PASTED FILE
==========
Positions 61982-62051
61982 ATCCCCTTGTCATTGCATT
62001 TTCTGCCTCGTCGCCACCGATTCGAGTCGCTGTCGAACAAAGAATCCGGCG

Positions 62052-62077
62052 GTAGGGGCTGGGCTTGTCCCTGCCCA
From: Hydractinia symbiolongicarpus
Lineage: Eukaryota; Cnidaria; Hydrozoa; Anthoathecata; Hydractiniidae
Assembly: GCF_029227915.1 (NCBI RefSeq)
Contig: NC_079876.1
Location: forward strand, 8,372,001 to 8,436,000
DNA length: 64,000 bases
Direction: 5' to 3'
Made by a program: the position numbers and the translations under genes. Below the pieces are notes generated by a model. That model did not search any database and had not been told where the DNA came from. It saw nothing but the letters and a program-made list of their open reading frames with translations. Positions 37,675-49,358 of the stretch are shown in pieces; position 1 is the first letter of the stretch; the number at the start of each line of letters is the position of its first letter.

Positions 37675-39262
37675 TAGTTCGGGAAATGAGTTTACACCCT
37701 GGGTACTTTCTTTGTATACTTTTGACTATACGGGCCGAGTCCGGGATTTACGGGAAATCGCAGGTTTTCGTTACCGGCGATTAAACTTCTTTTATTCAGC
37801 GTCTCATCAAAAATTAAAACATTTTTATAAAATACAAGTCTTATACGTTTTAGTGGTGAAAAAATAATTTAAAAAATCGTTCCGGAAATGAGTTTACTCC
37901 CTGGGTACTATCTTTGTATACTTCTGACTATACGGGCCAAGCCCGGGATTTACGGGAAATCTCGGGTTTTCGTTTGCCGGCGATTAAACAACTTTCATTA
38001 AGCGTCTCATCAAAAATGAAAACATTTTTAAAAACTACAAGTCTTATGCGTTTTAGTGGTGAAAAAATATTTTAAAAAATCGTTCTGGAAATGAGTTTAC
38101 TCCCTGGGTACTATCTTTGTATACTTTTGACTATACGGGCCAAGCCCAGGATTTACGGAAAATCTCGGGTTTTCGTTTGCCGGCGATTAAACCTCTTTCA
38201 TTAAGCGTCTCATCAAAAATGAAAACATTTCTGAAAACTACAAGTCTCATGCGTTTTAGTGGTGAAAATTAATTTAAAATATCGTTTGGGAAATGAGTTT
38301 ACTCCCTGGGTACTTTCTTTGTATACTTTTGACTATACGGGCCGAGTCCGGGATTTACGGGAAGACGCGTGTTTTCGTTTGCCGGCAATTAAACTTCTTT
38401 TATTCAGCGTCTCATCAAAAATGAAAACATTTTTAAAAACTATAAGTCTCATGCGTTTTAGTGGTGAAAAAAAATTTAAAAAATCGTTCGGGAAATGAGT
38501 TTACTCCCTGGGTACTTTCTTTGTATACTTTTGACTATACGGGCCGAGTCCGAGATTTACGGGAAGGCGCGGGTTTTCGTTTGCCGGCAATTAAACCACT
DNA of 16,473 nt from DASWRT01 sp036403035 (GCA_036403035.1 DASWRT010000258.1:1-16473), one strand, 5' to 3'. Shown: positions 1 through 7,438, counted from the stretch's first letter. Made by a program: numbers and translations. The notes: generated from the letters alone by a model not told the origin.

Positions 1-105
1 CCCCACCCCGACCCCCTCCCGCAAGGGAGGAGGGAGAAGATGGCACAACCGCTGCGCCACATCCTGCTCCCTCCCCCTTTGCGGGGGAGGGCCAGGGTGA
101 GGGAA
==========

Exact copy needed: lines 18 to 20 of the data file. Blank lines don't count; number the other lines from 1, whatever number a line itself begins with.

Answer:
37901 CTGGGTACTATCTTTGTATACTTCTGACTATACGGGCCAAGCCCGGGATTTACGGGAAATCTCGGGTTTTCGTTTGCCGGCGATTAAACAACTTTCATTA
38001 AGCGTCTCATCAAAAATGAAAACATTTTTAAAAACTACAAGTCTTATGCGTTTTAGTGGTGAAAAAATATTTTAAAAAATCGTTCTGGAAATGAGTTTAC
38101 TCCCTGGGTACTATCTTTGTATACTTTTGACTATACGGGCCAAGCCCAGGATTTACGGAAAATCTCGGGTTTTCGTTTGCCGGCGATTAAACCTCTTTCA